How delivery firms are making the last mile electric
Across Europe, electric delivery vehicles are becoming a more common sight on inner city roads
Of the millions of delivery vehicles that drive through the streets of Europe’s cities each week, a growing number are going electric.
As global couriers and retail giants take steps to become more energy efficient, more of them are turning to electric vehicles for the last mile section of the delivery journey. IKEA, for example, is aiming to have 25 percent of its last-mile deliveries made by electric vehicles by 2025.
“Last mile is the obvious and natural first step for EV delivery services,” says Tim Clement, UK Industrial and Logistics Director and part of the City Logistics Team. “Progress is needed in electric vehicle innovation before larger, longer distance vehicles are able to rise to the challenge.”
For now, it’s the inner cities that are the test bed. In Germany, Deutsche Post has an agreement with electric vehicle maker Streetscooters, while courier firm DPD is aiming to have its entire inner-city Hamburg fleet electric by this summer. DPD recently opened its third all-electric depot in central London for last-mile delivery.
Royal Mail, meanwhile, is trialing electric three-wheel trikes on delivery routes in three of the UK’s smaller cities during the summer of 2019.
“Large household delivery names are leading the charge as the cost of investing in electric vehicles decreases and the technology and infrastructure improves,” says Clement. “It’s having an impact not only on energy consumption, but also on warehousing. Needs are changing.”
Charging is one of the key considerations; substations with charging points for vehicles need to be incorporated into existing warehouse plots. While it won’t necessarily change the structure of many existing buildings, those with more space available will be a step ahead, says Clement.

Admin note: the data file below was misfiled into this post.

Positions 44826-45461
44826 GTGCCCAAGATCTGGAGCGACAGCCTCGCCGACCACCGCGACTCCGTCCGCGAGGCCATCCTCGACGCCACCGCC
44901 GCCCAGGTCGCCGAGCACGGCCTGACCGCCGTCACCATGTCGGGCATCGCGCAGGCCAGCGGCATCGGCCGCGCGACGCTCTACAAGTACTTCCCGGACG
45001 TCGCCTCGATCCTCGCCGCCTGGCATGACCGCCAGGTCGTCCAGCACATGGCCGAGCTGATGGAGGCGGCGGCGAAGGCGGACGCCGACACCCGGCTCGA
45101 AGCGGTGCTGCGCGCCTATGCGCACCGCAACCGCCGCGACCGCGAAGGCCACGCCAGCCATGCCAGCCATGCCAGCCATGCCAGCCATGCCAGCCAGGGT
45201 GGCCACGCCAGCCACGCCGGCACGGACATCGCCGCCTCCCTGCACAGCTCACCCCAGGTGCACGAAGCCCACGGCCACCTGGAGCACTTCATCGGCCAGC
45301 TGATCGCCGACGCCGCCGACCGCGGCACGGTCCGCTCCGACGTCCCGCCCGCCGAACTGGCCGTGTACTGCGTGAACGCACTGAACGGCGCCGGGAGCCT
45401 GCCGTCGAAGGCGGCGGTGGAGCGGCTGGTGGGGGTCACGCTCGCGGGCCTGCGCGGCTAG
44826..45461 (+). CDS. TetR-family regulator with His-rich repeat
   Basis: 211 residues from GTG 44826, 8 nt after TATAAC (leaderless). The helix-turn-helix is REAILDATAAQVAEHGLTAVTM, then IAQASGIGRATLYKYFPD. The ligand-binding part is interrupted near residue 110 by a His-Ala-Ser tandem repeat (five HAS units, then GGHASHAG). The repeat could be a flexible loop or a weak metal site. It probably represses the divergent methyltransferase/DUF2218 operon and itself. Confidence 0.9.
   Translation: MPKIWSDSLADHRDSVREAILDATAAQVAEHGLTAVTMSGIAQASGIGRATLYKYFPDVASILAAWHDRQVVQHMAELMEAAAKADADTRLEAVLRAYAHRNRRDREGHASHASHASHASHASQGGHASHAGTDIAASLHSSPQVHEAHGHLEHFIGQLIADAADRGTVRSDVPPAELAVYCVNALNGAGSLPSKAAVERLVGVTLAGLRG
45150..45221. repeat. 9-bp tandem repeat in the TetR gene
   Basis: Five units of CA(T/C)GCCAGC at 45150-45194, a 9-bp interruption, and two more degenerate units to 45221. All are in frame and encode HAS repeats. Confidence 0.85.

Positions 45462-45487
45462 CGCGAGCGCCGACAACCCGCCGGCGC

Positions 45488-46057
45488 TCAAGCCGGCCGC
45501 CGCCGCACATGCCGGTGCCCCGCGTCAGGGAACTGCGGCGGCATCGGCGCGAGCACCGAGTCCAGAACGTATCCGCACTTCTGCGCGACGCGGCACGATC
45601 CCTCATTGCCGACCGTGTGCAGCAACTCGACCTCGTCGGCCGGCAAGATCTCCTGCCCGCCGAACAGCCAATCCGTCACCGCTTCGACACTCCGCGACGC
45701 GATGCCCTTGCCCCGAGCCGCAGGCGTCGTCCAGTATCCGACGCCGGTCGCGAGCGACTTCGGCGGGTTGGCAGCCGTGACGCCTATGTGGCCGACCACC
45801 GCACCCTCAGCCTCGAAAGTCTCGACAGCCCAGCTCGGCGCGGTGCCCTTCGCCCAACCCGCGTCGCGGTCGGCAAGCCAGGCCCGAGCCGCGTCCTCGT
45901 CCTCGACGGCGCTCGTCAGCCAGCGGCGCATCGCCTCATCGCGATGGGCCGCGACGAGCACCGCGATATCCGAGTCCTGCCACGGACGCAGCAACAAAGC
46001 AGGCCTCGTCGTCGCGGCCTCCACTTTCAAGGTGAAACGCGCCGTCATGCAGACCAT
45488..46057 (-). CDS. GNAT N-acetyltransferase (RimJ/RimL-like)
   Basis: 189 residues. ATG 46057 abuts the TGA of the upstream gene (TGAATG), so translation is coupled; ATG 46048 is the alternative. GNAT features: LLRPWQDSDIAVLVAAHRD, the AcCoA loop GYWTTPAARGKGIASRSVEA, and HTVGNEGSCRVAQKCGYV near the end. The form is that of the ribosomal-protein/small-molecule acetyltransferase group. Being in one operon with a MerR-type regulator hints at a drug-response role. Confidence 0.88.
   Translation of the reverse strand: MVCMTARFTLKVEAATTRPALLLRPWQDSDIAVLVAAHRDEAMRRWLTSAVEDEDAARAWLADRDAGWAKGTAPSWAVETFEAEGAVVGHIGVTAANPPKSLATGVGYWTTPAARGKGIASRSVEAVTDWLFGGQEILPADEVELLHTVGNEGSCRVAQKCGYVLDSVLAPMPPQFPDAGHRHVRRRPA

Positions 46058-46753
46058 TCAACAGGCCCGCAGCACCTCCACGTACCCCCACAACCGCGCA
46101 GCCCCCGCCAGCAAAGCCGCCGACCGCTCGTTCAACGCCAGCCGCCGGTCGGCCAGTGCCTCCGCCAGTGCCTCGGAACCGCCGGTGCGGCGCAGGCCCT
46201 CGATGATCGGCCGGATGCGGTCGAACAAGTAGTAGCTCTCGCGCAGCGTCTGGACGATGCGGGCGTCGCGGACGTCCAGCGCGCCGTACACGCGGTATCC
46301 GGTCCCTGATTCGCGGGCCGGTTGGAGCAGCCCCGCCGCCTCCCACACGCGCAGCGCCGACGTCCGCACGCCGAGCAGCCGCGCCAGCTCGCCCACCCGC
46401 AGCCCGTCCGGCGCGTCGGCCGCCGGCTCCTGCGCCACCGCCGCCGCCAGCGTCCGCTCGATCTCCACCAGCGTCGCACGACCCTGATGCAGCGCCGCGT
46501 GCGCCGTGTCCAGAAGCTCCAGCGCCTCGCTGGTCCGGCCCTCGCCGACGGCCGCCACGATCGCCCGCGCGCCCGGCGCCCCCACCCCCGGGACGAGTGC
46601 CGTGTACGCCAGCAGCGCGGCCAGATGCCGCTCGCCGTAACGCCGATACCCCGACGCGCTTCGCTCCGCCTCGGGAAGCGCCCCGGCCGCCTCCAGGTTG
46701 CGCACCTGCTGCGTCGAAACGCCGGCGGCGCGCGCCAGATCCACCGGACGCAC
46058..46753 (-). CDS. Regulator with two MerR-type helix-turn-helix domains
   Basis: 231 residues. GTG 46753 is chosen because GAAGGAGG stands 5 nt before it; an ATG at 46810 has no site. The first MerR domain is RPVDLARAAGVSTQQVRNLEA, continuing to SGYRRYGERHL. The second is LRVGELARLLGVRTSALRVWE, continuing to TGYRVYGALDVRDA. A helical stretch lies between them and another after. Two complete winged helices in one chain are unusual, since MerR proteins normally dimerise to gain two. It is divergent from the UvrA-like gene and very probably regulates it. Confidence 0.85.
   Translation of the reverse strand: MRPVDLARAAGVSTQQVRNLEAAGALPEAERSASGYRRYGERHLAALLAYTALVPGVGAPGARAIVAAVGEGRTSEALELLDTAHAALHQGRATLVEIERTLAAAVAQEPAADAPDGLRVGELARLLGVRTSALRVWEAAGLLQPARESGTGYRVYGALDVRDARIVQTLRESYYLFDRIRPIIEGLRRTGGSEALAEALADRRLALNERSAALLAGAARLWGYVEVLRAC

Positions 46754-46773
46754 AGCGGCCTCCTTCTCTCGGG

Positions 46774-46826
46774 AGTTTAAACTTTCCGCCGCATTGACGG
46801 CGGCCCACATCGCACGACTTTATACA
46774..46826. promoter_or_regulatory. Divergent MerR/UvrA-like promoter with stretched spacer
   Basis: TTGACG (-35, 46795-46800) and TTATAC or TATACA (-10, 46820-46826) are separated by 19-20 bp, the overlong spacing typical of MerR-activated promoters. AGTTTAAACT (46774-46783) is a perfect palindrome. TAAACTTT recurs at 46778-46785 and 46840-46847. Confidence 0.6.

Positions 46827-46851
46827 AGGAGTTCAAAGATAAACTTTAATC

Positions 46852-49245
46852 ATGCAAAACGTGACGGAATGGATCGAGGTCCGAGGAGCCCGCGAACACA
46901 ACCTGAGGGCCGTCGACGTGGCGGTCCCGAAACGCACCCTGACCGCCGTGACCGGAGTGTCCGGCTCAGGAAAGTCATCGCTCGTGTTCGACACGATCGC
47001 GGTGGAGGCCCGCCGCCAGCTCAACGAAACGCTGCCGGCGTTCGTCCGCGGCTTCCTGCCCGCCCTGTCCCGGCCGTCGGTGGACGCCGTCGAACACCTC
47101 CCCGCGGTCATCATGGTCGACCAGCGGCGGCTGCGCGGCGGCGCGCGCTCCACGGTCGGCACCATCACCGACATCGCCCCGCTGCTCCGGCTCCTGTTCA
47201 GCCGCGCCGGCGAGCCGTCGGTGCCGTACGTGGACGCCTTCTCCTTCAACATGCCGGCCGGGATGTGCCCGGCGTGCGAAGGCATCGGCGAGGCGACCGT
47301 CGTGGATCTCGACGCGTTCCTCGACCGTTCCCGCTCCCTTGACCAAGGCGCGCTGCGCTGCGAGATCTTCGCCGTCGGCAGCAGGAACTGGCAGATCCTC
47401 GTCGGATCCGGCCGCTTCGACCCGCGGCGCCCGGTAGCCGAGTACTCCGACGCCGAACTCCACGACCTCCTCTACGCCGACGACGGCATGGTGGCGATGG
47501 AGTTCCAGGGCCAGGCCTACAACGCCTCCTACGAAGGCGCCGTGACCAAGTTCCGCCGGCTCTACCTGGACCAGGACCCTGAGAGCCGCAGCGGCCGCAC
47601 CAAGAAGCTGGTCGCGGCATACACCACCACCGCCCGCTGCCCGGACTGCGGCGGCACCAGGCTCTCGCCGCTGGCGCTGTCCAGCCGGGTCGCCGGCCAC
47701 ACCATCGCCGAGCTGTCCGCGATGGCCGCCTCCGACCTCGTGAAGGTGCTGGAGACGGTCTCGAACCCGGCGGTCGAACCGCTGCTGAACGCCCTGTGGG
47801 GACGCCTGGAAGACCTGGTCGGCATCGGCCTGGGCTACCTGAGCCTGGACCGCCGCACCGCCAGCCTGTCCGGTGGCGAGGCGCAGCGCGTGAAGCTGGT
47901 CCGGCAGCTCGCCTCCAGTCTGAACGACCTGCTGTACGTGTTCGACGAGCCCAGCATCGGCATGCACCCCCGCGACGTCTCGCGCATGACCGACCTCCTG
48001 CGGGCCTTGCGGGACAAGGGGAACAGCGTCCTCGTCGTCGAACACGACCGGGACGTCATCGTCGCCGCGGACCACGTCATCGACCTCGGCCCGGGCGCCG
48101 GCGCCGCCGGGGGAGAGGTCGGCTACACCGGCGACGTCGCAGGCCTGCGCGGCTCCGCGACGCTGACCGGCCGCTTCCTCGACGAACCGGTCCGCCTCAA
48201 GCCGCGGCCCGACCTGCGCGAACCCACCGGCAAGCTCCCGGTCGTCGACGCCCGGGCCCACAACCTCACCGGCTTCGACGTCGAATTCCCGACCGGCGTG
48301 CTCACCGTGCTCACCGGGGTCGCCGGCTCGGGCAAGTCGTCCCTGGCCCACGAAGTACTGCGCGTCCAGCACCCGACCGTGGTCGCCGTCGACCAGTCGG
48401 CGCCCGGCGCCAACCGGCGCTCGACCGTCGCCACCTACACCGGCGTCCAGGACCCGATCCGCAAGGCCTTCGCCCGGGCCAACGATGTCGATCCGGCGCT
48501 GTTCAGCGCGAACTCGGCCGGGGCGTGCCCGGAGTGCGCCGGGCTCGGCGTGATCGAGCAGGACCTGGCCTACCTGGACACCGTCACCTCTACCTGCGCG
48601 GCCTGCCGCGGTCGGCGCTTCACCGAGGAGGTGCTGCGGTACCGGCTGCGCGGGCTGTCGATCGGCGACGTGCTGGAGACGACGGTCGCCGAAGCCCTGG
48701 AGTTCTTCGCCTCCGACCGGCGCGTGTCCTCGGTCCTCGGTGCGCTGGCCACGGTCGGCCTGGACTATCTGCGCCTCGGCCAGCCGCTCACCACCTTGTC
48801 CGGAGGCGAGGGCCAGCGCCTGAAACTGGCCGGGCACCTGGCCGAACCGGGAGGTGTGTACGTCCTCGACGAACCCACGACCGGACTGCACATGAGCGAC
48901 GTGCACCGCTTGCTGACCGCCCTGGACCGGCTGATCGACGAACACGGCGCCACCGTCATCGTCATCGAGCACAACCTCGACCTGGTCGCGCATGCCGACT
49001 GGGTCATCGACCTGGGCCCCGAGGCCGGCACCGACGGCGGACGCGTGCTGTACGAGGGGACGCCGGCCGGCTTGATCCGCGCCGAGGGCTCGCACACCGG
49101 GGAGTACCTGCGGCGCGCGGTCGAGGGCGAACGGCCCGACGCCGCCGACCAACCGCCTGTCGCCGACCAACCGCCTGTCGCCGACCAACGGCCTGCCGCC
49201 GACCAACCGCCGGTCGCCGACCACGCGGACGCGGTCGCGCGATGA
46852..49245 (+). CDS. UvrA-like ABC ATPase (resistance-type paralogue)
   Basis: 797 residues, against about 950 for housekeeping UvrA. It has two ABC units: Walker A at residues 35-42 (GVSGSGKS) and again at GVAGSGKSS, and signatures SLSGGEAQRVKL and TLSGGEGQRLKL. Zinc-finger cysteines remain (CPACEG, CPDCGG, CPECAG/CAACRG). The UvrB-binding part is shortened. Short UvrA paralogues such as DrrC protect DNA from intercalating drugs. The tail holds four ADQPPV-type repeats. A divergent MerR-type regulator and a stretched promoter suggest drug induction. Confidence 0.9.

“In inner-city locations, there’s already a pressure on occupiers in terms of space and overall physical footprint,” he says. “So there will need to be some serious consideration given to precisely where vehicles are charged overnight.”
Finding public support
The move to electric vehicles on Europe’s roads is fast gaining momentum as consumers become more conscious of the environment and increasingly opt for buying goods and services from companies that align with their values.
In addition, ambitious corporate social responsibility goals are putting a greater emphasis on large firms to hit low emission targets; UPS was recently picked out for its efforts in decreasing the environmental impact of its distinctive brown vans. Plus, it encourages competitors to follow their example.
“The example being set by global couriers will ultimately be followed by smaller delivery firms,” says Clement. “There needs to be a cost benefit too - companies of all sizes are then likely to take the initiative.”
Warehouse owners, too, have a role to play. In Paris, French developer Sogaris, which is part-owned by local Paris region authorities, incentivised tenant Chronopost to use more electric delivery vehicles when the two parties agreed a lease at a site in the French capital in 2013. Over the course of the lease, EV use is being incrementally increased, with a cost advantage in the rent for Chronopost in return.
Green at source
While electric delivery vehicles are an important step forward, the source of the energy itself is just as relevant, says Clement. Warehouses that can use renewable energy to power their fleets will have an even greater impact. A German storage facility built by Goldbeck Solar and used by medical products distributor Medline International, for example, is powered by photovoltaic energy system.
Equally, there is an urgent need for a universal adaptor for charging.
“It’s a stumbling block for wider use,” Clement says. “And not unlike the clash of cabling one finds between Android or iPhone users.”
As more companies roll out electric vehicles and the supply chain becomes greener, there could be a point where EV charging facilities are a deciding factor in the leasing discussion between tenant and landlord.
“That’s five to 10 years away,” says Clement, who believes that more action by local and national governments will drive further EV usage. “But certainly, such factors could be deal makers or breakers for landlords in the not-too-distant future.”